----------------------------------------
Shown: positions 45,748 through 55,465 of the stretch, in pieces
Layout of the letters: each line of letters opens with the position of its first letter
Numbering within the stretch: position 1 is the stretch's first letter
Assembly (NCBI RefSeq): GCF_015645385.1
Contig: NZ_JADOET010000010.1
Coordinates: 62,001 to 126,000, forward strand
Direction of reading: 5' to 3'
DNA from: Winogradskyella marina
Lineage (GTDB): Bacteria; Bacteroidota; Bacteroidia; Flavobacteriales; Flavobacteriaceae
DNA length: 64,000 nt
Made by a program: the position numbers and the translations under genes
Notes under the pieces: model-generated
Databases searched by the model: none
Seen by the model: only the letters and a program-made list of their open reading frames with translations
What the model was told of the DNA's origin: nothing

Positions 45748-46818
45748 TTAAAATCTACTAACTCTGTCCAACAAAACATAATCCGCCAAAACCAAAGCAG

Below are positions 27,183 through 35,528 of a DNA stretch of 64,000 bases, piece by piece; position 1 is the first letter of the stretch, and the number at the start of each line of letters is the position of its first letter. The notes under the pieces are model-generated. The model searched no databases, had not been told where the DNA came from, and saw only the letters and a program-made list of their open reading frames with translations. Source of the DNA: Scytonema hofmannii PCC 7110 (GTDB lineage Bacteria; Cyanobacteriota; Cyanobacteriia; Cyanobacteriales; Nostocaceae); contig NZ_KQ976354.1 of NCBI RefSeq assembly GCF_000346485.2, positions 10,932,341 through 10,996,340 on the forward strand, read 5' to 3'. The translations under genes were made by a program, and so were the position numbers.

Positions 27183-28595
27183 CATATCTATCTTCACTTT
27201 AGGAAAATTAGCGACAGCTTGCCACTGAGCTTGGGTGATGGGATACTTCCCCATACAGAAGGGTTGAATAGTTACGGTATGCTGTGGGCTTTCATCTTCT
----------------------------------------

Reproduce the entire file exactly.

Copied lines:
Shown: positions 45,748 through 55,465 of the stretch, in pieces
Layout of the letters: each line of letters opens with the position of its first letter
Numbering within the stretch: position 1 is the stretch's first letter
Assembly (NCBI RefSeq): GCF_015645385.1
Contig: NZ_JADOET010000010.1
Coordinates: 62,001 to 126,000, forward strand
Direction of reading: 5' to 3'
DNA from: Winogradskyella marina
Lineage (GTDB): Bacteria; Bacteroidota; Bacteroidia; Flavobacteriales; Flavobacteriaceae
DNA length: 64,000 nt
Made by a program: the position numbers and the translations under genes
Notes under the pieces: model-generated
Databases searched by the model: none
Seen by the model: only the letters and a program-made list of their open reading frames with translations
What the model was told of the DNA's origin: nothing

Positions 45748-46818
45748 TTAAAATCTACTAACTCTGTCCAACAAAACATAATCCGCCAAAACCAAAGCAG

Below are positions 27,183 through 35,528 of a DNA stretch of 64,000 bases, piece by piece; position 1 is the first letter of the stretch, and the number at the start of each line of letters is the position of its first letter. The notes under the pieces are model-generated. The model searched no databases, had not been told where the DNA came from, and saw only the letters and a program-made list of their open reading frames with translations. Source of the DNA: Scytonema hofmannii PCC 7110 (GTDB lineage Bacteria; Cyanobacteriota; Cyanobacteriia; Cyanobacteriales; Nostocaceae); contig NZ_KQ976354.1 of NCBI RefSeq assembly GCF_000346485.2, positions 10,932,341 through 10,996,340 on the forward strand, read 5' to 3'. The translations under genes were made by a program, and so were the position numbers.

Positions 27183-28595
27183 CATATCTATCTTCACTTT
27201 AGGAAAATTAGCGACAGCTTGCCACTGAGCTTGGGTGATGGGATACTTCCCCATACAGAAGGGTTGAATAGTTACGGTATGCTGTGGGCTTTCATCTTCT